On Our Shelves Recently
A literary portrait of the Magic City told in fifteen loosely linked short stories by fifteen award-winning authors. Sprawling from Hialeah to Homestead, from Wynwood to Stiltsville, these stories cover a range of cultures, languages and lives, reflecting the diversity and drama of a large and often misunderstood city.
Edited by Jaquira Díaz with stories by Jennine Capó Crucet, Patricia Engel, John Dufresne and more.
About the Author
Jaquira Díaz was born in Puerto Rico. Her work has been published in Rolling Stone, the Guardian, Longreads, The Fader, and T: The New York Times Style Magazine, and included in The Best American Essays 2016. She is the recipient of two Pushcart Prizes, an Elizabeth George Foundation grant, and fellowships from the MacDowell Colony, the Kenyon Review, and the Wisconsin Institute for Creative Writing. She lives in Miami Beach with her partner, the writer Lars Horn.
One of "the 7 best books about Miami."
-Miami New Times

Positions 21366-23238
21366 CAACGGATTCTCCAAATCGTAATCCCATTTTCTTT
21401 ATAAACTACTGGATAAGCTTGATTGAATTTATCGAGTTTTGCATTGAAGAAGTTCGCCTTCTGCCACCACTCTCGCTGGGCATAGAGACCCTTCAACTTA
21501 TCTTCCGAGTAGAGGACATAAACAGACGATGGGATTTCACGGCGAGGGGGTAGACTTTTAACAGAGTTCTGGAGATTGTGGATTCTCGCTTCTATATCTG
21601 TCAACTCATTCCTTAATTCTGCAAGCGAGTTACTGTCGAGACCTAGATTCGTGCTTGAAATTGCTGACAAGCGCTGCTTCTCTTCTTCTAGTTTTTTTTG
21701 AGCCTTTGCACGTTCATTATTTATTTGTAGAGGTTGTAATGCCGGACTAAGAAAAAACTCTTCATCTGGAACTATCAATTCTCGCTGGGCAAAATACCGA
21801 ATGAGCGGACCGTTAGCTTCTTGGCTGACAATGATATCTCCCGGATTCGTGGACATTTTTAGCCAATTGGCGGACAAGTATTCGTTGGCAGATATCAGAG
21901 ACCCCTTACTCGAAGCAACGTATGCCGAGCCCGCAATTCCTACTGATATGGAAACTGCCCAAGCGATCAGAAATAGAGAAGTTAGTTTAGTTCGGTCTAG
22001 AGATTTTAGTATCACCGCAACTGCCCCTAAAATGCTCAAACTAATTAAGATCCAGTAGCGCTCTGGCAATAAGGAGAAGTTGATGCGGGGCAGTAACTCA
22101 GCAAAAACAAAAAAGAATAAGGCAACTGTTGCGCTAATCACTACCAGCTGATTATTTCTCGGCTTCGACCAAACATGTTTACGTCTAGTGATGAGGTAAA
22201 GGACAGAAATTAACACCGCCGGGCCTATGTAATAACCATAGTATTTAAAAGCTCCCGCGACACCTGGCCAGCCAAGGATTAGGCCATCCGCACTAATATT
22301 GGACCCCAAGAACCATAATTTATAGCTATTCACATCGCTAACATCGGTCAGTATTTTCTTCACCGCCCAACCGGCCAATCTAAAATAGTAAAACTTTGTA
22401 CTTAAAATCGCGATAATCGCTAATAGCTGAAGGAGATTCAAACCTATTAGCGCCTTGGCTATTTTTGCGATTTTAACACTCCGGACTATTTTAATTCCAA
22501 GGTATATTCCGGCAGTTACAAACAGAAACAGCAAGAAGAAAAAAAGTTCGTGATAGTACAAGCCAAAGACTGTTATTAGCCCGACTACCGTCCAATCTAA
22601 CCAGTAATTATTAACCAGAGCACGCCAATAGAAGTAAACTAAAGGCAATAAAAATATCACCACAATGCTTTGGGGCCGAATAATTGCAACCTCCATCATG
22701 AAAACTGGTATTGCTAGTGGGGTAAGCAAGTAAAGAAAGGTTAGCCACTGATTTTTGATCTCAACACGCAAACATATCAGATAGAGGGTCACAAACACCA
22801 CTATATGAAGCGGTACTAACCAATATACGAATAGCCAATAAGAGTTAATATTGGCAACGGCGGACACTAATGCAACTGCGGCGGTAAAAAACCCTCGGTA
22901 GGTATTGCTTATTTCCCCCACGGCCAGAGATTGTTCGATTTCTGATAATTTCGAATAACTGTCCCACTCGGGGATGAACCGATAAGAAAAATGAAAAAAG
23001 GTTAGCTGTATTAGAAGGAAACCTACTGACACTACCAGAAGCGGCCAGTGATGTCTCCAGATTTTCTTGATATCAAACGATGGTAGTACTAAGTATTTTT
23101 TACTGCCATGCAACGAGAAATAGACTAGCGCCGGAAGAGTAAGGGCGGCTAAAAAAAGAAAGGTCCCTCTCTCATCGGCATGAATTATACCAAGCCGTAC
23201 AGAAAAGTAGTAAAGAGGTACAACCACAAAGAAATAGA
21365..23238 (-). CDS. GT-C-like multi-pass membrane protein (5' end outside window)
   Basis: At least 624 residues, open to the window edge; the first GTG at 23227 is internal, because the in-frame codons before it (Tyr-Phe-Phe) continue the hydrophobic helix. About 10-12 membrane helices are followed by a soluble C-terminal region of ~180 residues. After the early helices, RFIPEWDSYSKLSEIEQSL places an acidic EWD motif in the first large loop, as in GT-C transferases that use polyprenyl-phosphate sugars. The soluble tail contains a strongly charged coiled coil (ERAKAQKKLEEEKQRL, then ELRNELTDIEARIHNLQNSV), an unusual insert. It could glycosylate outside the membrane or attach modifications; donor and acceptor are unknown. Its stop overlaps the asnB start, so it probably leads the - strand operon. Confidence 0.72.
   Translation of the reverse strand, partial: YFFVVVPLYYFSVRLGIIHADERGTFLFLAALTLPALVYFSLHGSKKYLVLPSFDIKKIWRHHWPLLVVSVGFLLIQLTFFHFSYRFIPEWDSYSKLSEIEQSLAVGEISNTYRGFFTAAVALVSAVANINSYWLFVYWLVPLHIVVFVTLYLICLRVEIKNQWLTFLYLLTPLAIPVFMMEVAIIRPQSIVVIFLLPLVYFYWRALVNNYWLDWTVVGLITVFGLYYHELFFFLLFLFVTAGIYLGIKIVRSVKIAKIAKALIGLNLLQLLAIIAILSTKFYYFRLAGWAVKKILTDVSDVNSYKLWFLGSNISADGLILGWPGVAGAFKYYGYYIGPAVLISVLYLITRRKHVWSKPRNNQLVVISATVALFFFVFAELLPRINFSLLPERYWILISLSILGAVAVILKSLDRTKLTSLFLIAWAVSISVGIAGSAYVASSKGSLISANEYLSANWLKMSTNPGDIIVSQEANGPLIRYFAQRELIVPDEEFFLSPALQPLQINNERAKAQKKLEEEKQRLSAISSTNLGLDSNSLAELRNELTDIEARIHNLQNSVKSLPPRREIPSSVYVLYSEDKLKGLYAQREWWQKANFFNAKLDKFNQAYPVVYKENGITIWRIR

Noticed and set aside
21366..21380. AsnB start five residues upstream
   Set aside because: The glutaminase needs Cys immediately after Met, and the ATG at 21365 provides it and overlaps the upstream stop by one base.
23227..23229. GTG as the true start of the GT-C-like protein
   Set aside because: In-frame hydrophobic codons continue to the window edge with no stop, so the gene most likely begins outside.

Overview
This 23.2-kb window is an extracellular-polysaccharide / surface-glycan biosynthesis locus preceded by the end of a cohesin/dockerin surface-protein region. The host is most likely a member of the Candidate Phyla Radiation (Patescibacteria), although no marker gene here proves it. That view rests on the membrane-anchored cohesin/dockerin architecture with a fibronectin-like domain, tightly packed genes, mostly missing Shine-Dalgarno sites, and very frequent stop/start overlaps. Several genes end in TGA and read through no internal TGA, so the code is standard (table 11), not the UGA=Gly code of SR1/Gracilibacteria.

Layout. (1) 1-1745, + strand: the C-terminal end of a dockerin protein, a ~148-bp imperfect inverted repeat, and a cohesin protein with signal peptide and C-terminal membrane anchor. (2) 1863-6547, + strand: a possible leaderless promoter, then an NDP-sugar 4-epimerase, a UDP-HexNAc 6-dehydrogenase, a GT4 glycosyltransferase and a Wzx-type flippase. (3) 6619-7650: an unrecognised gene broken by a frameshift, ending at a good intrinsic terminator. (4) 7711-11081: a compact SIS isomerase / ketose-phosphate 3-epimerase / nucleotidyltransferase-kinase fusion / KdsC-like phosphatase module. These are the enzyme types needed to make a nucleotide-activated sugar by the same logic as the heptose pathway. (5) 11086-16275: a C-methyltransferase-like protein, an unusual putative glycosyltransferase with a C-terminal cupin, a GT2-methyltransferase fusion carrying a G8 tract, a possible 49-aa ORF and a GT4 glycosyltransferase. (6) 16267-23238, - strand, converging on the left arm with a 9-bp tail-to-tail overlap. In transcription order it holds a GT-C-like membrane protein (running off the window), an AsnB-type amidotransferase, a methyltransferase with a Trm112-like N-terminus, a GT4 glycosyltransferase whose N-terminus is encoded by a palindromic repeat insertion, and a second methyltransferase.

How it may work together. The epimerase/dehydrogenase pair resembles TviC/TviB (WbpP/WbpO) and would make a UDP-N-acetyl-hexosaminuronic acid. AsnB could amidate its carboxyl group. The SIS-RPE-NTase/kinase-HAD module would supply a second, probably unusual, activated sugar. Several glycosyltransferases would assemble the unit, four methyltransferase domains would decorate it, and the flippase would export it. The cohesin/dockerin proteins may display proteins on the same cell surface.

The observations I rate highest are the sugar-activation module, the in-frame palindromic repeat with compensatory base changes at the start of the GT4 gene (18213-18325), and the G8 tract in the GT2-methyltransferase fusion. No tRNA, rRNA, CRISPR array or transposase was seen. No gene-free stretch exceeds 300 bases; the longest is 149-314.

"The city that emerges from the stories in 15 Views of Miami is not the impossibly sunny, shiny place we see on television but the humid, crowded, less glamorous one we know (and love and sometimes hate) because we live here. It's the city where you can hear the cry of a heron and the scream of traffic in the same breath. Where we still mourn the loss of Wolfie's and Burdines and Zayre (OK, maybe not Zayre). Where people still identify themselves by where they were when Hurricane Andrew struck."
"15 Views of Miami offers a sprawling portrait of Miami-Dade ... a complex web of stories keep the reader searching for clues and meaning around every corner. In 15 Views of Miami, we see our city for what it is -- a place risen from the ashes by investment capital and developers, but defined by the stories of the people that ignited the flame... If the goal was to paint a literary portrait of Miami's profound uniqueness and shifting cultural identity, than Díaz succeeded. Each story is its own world, told by characters filled with longing for a Miami past a reader can't help but relate to."
-The New Tropic